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The genius of Beck's method was not only its brevity and effectiveness, but its easily replicable methodology, which lent itself readily to clinical trials. Beck not only developed a systematic model of brief therapy based on the notion that distorted thinking sustains depression and anxiety, but also perfected an empirically testable clinical technique, which he himself immediately began testing and fine-tuning. It's hard to imagine that, whatever its intrinsic merits, CBT would have come as far as it has if not for Beck's own indefatigable research and astonishing productivity—20-odd books and 514 academic journal articles and still counting (he's written 474 papers since he was 50!).

The man behind what's been called the "Beckian revolution" is today a mild, courteous, 85-year-old gent with snow-white hair and a signature red bow tie. In his youth, he wasn't a firebrand bent on radically transforming the world of psychotherapy. He didn't even want to be a psychiatrist. A Yale medical student with a scientific bent, he decided to specialize in neurology because he liked its "precision." Obliged to take an unwanted rotation in psychiatry, he found himself swept up in the psychoanalytic enthusiasm taking hold in the school's psychiatric division.

He decided to train as an analyst, which meant getting himself analyzed, an experience he found thrilling. "It seemed to reveal whole worlds about which I had no intimate knowledge," he's said. Now a true believer in Freud, his first research mission was to prove scientifically that Freud was right. So, during the late '50s, with a National Institute of Mental Health grant under his belt, he set out to demonstrate empirically the correctness of psychoanalytic theories about depression.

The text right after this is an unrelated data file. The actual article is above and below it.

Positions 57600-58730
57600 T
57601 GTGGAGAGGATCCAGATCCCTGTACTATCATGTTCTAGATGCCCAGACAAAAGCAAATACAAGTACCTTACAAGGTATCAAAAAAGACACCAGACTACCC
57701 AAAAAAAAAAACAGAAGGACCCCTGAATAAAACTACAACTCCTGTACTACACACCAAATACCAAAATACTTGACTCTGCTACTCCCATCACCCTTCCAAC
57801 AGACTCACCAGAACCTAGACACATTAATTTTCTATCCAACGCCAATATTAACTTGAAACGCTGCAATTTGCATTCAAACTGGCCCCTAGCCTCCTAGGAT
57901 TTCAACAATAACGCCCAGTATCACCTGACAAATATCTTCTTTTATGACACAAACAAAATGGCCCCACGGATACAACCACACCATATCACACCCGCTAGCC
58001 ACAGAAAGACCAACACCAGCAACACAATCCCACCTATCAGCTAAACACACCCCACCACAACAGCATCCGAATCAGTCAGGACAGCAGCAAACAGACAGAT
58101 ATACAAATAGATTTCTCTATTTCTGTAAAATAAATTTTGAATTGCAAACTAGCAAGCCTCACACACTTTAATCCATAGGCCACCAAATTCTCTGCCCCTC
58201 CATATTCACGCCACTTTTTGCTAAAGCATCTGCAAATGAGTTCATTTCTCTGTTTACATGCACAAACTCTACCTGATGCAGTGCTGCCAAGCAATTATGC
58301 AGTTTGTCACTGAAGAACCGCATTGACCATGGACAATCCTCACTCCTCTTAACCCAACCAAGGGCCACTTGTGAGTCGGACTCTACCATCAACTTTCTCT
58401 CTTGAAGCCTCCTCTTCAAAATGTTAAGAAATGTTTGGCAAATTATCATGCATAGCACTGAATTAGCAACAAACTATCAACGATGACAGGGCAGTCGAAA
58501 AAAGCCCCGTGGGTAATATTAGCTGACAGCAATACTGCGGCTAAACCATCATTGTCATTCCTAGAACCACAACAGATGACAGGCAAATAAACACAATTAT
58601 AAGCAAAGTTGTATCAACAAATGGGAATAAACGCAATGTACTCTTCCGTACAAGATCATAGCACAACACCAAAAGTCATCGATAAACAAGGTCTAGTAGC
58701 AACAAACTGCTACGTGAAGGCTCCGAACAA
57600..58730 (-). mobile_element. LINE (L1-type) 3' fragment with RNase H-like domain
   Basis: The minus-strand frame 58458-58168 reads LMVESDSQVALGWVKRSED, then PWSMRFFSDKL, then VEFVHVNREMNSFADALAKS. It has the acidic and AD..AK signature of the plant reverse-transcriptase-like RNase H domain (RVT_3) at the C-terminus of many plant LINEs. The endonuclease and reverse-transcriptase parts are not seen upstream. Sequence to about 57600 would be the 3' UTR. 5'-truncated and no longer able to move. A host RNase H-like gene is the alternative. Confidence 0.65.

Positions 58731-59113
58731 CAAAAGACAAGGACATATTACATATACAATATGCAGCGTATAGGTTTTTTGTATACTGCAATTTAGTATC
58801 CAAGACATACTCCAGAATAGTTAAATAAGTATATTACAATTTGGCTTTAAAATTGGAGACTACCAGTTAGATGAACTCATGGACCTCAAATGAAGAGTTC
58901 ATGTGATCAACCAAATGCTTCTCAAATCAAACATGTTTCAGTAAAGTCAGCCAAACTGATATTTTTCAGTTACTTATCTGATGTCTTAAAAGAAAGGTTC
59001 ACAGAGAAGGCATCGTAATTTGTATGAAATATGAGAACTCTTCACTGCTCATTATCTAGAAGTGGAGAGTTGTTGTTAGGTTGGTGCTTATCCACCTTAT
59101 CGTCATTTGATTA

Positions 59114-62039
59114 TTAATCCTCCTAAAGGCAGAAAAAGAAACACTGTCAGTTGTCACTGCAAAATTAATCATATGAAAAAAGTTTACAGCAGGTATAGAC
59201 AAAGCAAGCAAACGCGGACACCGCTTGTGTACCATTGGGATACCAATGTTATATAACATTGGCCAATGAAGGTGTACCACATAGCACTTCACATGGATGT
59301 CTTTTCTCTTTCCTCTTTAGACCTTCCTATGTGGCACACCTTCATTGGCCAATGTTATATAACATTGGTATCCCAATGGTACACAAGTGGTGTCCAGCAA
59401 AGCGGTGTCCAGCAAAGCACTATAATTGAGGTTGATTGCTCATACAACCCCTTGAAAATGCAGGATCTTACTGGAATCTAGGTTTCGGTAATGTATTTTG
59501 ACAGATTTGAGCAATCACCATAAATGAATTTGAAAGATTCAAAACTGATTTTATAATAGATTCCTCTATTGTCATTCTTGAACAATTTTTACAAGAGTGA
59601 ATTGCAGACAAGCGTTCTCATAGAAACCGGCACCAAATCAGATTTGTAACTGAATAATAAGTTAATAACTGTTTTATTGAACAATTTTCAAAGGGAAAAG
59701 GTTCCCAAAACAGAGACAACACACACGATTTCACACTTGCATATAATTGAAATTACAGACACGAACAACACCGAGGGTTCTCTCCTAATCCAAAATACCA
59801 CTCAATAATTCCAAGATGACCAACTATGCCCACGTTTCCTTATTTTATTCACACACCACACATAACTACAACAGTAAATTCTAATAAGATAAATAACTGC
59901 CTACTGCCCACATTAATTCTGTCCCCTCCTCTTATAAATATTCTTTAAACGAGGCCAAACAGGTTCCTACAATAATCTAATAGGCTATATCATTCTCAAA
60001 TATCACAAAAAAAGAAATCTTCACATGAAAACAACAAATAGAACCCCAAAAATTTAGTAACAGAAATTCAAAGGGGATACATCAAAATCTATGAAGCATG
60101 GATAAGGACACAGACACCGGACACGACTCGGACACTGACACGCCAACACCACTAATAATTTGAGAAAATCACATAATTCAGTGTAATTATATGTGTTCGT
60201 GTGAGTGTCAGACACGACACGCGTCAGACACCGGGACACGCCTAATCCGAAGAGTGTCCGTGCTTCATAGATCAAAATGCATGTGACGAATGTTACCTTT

One theory was that depression was actually unconscious hostility and aggression turned inward. To test this hypothesis, Beck examined his patients' dream material—Freud's royal road to the unconscious—which, according to the theory, should have been seething with repressed anger and destructive impulses. He found instead that depressed people's dreams were filled with the same feelings of defeat and victimization that characterized their conscious waking life. For Beck, this was an early hint that deep psychological truth wasn't always deeply buried. "What we see," he says, "is what we have."

Beck later got clues that the surface was itself very deep. In a famous Beckian set piece he's described many times, he recalls an early patient he saw who described to him her adventurous sex life in lurid detail. After an hour of particularly action-packed disclosures, he asked her how she felt. "Very anxious," she replied. When Beck probed further, she said that the reason she felt anxious was that she was afraid she was boring him! Surprised that after months of free association she'd never mentioned this, he asked her if she often thought she was boring. All the time, with everybody, him included, she replied.

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